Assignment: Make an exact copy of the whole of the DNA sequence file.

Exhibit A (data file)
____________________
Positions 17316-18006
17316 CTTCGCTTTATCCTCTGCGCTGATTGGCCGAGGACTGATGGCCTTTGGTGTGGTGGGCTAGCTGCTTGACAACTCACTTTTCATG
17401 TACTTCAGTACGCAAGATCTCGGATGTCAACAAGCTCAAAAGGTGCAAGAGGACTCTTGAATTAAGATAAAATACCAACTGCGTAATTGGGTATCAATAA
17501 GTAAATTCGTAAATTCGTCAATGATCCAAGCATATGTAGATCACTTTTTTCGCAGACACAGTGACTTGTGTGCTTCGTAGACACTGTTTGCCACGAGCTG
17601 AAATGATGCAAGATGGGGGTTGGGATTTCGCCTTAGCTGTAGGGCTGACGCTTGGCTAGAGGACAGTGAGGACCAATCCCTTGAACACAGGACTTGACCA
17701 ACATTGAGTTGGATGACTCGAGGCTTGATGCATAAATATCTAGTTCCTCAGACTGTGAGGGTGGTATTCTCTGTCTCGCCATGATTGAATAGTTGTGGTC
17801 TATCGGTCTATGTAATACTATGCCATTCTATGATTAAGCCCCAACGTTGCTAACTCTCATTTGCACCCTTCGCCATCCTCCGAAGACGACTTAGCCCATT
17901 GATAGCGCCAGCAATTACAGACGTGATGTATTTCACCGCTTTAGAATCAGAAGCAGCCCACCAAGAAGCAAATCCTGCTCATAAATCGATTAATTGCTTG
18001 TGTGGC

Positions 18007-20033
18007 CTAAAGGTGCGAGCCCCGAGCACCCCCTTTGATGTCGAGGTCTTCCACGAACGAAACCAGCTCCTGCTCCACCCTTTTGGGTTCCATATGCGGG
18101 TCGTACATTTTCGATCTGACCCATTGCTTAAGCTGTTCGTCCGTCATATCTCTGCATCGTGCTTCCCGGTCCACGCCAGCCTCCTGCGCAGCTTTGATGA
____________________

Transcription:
Positions 17316-18006
17316 CTTCGCTTTATCCTCTGCGCTGATTGGCCGAGGACTGATGGCCTTTGGTGTGGTGGGCTAGCTGCTTGACAACTCACTTTTCATG
17401 TACTTCAGTACGCAAGATCTCGGATGTCAACAAGCTCAAAAGGTGCAAGAGGACTCTTGAATTAAGATAAAATACCAACTGCGTAATTGGGTATCAATAA
17501 GTAAATTCGTAAATTCGTCAATGATCCAAGCATATGTAGATCACTTTTTTCGCAGACACAGTGACTTGTGTGCTTCGTAGACACTGTTTGCCACGAGCTG
17601 AAATGATGCAAGATGGGGGTTGGGATTTCGCCTTAGCTGTAGGGCTGACGCTTGGCTAGAGGACAGTGAGGACCAATCCCTTGAACACAGGACTTGACCA
17701 ACATTGAGTTGGATGACTCGAGGCTTGATGCATAAATATCTAGTTCCTCAGACTGTGAGGGTGGTATTCTCTGTCTCGCCATGATTGAATAGTTGTGGTC
17801 TATCGGTCTATGTAATACTATGCCATTCTATGATTAAGCCCCAACGTTGCTAACTCTCATTTGCACCCTTCGCCATCCTCCGAAGACGACTTAGCCCATT
17901 GATAGCGCCAGCAATTACAGACGTGATGTATTTCACCGCTTTAGAATCAGAAGCAGCCCACCAAGAAGCAAATCCTGCTCATAAATCGATTAATTGCTTG
18001 TGTGGC

Positions 18007-20033
18007 CTAAAGGTGCGAGCCCCGAGCACCCCCTTTGATGTCGAGGTCTTCCACGAACGAAACCAGCTCCTGCTCCACCCTTTTGGGTTCCATATGCGGG
18101 TCGTACATTTTCGATCTGACCCATTGCTTAAGCTGTTCGTCCGTCATATCTCTGCATCGTGCTTCCCGGTCCACGCCAGCCTCCTGCGCAGCTTTGATGA